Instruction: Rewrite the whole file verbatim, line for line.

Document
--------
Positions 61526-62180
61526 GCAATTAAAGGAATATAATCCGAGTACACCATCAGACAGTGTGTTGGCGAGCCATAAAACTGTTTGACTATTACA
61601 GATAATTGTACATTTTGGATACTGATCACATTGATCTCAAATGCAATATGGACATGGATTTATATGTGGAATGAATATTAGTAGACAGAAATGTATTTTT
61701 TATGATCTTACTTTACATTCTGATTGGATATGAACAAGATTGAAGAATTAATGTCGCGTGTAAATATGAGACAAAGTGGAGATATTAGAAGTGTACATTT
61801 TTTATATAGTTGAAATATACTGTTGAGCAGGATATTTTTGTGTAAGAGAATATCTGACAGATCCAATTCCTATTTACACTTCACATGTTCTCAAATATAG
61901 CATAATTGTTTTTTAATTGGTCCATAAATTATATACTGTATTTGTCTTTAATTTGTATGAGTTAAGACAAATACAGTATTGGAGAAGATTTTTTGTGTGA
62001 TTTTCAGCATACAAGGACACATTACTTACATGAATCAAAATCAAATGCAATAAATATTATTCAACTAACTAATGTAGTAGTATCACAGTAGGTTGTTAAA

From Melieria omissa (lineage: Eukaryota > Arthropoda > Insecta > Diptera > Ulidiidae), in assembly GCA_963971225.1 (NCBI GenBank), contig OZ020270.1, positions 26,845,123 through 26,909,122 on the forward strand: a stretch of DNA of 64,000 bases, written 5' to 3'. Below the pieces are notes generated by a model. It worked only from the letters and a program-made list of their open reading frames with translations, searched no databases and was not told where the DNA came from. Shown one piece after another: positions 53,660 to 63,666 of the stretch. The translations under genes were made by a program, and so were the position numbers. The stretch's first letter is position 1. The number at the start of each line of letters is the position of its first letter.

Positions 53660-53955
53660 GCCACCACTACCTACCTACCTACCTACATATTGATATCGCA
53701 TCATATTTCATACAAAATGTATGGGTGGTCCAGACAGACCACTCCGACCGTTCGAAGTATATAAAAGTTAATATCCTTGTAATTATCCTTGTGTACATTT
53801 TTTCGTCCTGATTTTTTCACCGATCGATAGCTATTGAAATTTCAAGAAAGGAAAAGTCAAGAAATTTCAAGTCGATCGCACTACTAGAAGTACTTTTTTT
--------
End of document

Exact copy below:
Positions 61526-62180
61526 GCAATTAAAGGAATATAATCCGAGTACACCATCAGACAGTGTGTTGGCGAGCCATAAAACTGTTTGACTATTACA
61601 GATAATTGTACATTTTGGATACTGATCACATTGATCTCAAATGCAATATGGACATGGATTTATATGTGGAATGAATATTAGTAGACAGAAATGTATTTTT
61701 TATGATCTTACTTTACATTCTGATTGGATATGAACAAGATTGAAGAATTAATGTCGCGTGTAAATATGAGACAAAGTGGAGATATTAGAAGTGTACATTT
61801 TTTATATAGTTGAAATATACTGTTGAGCAGGATATTTTTGTGTAAGAGAATATCTGACAGATCCAATTCCTATTTACACTTCACATGTTCTCAAATATAG
61901 CATAATTGTTTTTTAATTGGTCCATAAATTATATACTGTATTTGTCTTTAATTTGTATGAGTTAAGACAAATACAGTATTGGAGAAGATTTTTTGTGTGA
62001 TTTTCAGCATACAAGGACACATTACTTACATGAATCAAAATCAAATGCAATAAATATTATTCAACTAACTAATGTAGTAGTATCACAGTAGGTTGTTAAA

From Melieria omissa (lineage: Eukaryota > Arthropoda > Insecta > Diptera > Ulidiidae), in assembly GCA_963971225.1 (NCBI GenBank), contig OZ020270.1, positions 26,845,123 through 26,909,122 on the forward strand: a stretch of DNA of 64,000 bases, written 5' to 3'. Below the pieces are notes generated by a model. It worked only from the letters and a program-made list of their open reading frames with translations, searched no databases and was not told where the DNA came from. Shown one piece after another: positions 53,660 to 63,666 of the stretch. The translations under genes were made by a program, and so were the position numbers. The stretch's first letter is position 1. The number at the start of each line of letters is the position of its first letter.

Positions 53660-53955
53660 GCCACCACTACCTACCTACCTACCTACATATTGATATCGCA
53701 TCATATTTCATACAAAATGTATGGGTGGTCCAGACAGACCACTCCGACCGTTCGAAGTATATAAAAGTTAATATCCTTGTAATTATCCTTGTGTACATTT
53801 TTTCGTCCTGATTTTTTCACCGATCGATAGCTATTGAAATTTCAAGAAAGGAAAAGTCAAGAAATTTCAAGTCGATCGCACTACTAGAAGTACTTTTTTT